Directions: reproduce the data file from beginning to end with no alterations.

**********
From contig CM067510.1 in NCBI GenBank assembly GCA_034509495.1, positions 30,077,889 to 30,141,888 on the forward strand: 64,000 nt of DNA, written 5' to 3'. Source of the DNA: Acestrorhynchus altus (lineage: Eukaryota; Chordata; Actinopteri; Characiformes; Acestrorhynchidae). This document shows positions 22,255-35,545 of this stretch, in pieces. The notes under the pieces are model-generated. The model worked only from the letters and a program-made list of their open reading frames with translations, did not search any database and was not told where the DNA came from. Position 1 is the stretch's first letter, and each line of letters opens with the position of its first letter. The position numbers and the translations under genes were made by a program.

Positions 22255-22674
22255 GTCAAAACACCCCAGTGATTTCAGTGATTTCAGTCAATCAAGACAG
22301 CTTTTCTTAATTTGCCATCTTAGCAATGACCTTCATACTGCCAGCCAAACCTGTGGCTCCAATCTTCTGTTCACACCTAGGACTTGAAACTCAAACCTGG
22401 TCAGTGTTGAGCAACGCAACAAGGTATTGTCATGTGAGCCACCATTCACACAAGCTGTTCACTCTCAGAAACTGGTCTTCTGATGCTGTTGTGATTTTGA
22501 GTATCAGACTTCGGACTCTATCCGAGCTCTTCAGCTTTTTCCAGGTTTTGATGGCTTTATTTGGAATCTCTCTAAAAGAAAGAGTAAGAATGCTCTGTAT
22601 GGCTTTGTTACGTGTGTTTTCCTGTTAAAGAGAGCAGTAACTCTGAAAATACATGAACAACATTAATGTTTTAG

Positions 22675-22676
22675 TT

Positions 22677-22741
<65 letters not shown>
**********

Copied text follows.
From contig CM067510.1 in NCBI GenBank assembly GCA_034509495.1, positions 30,077,889 to 30,141,888 on the forward strand: 64,000 nt of DNA, written 5' to 3'. Source of the DNA: Acestrorhynchus altus (lineage: Eukaryota; Chordata; Actinopteri; Characiformes; Acestrorhynchidae). This document shows positions 22,255-35,545 of this stretch, in pieces. The notes under the pieces are model-generated. The model worked only from the letters and a program-made list of their open reading frames with translations, did not search any database and was not told where the DNA came from. Position 1 is the stretch's first letter, and each line of letters opens with the position of its first letter. The position numbers and the translations under genes were made by a program.

Positions 22255-22674
22255 GTCAAAACACCCCAGTGATTTCAGTGATTTCAGTCAATCAAGACAG
22301 CTTTTCTTAATTTGCCATCTTAGCAATGACCTTCATACTGCCAGCCAAACCTGTGGCTCCAATCTTCTGTTCACACCTAGGACTTGAAACTCAAACCTGG
22401 TCAGTGTTGAGCAACGCAACAAGGTATTGTCATGTGAGCCACCATTCACACAAGCTGTTCACTCTCAGAAACTGGTCTTCTGATGCTGTTGTGATTTTGA
22501 GTATCAGACTTCGGACTCTATCCGAGCTCTTCAGCTTTTTCCAGGTTTTGATGGCTTTATTTGGAATCTCTCTAAAAGAAAGAGTAAGAATGCTCTGTAT
22601 GGCTTTGTTACGTGTGTTTTCCTGTTAAAGAGAGCAGTAACTCTGAAAATACATGAACAACATTAATGTTTTAG

Positions 22675-22676
22675 TT

Positions 22677-22741
<65 letters not shown>